VICIOUS ST. BERNARD THAT JUDGE ORDERED WAS TO 'NEVER TO LEAVE SANCTUARY' ADOPTED OUT TO FAMILY. WHAT IS THE CHESAPEAKE CITY ATTORNEY'S OFFICE GOING TO DO ABOUT THIS???

*   *   *   *   *   *

One month later, in April 2017, Forever Home convinced Tia Walke to adopt the the one-year-old Pit Bull named Blue. However, almost immediately the dog began behaving aggressively towards her and her family. She returned the dog to the Forever Home Rescue Rehab Center after just two days.


It was just a few short weeks later, in May 2017, that Forever Home found another person to adopt the Pit Bull. They took the dog home and it killed Linda's mother. Linda beat the dog on the head with a hammer, but could not stop the dog - it had selected its victim and it was not going to stop until she was dead.

He had been in a New York City municipal shelter, sent there after biting a child in December. The bite broke skin on the child’s thigh and buttocks, according to shelter documents obtained by The Pilot.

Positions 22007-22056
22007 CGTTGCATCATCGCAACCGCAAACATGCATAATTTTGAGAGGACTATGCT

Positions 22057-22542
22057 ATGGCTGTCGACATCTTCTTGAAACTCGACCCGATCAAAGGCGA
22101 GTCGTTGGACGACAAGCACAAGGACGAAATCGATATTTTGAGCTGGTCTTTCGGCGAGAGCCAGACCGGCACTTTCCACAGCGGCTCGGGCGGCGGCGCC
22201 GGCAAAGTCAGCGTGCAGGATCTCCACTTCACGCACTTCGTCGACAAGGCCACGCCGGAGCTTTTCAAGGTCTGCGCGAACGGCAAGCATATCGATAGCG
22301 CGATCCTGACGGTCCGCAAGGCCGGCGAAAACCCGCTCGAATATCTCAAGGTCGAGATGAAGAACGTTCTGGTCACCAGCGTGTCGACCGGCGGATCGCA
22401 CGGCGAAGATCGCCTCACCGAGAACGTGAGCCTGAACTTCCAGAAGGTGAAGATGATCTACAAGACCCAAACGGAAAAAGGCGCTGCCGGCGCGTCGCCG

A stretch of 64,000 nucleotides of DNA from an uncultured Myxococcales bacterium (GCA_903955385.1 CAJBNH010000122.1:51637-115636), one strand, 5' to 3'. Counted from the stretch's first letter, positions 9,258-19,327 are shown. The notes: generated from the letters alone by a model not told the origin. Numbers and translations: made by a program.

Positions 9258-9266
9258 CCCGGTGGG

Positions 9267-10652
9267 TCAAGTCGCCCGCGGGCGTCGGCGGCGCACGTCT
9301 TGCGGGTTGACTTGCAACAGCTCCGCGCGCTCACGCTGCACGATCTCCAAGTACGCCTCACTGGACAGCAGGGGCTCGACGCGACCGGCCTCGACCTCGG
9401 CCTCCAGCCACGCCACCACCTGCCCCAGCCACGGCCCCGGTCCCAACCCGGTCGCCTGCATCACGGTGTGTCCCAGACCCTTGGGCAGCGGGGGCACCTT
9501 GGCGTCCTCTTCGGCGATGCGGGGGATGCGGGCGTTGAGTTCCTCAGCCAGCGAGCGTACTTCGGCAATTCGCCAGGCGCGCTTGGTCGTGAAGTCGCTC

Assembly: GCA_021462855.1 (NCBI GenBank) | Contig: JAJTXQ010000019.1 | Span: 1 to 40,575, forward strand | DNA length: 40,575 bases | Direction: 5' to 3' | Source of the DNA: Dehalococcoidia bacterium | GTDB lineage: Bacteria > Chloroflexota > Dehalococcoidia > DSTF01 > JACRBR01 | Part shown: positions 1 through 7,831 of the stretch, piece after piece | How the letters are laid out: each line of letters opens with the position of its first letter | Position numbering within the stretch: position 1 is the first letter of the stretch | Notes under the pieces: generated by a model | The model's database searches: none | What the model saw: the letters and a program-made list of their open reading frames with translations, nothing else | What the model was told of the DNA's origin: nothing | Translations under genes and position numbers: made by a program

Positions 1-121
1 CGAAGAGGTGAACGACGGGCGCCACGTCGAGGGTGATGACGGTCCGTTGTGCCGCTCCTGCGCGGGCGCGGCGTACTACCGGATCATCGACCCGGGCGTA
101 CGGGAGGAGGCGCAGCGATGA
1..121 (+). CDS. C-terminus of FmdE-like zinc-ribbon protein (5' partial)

Animal rescue organizations often save dogs from euthanasia at these shelters in New York and adopt them out to private homes. Pennsylvania-based Animals Can’t Talk Rescue & Adoption took Blue and placed him in a foster home.

Edie Hardy of Maryland, a volunteer with Animals Can’t Talk, helped care for Blue and took him to Forever Home in Virginia Beach in February. She said Blue “had little manners and little self-control” and grabbed things with his mouth a lot, but that shouldn’t be considered a bite.


Blue “never did anything to hurt anybody” during his time in her home, Hardy said. Animals Can’t Talk officials determined that Blue needed additional training because of his erratic behavior with a foster family in New York, she said.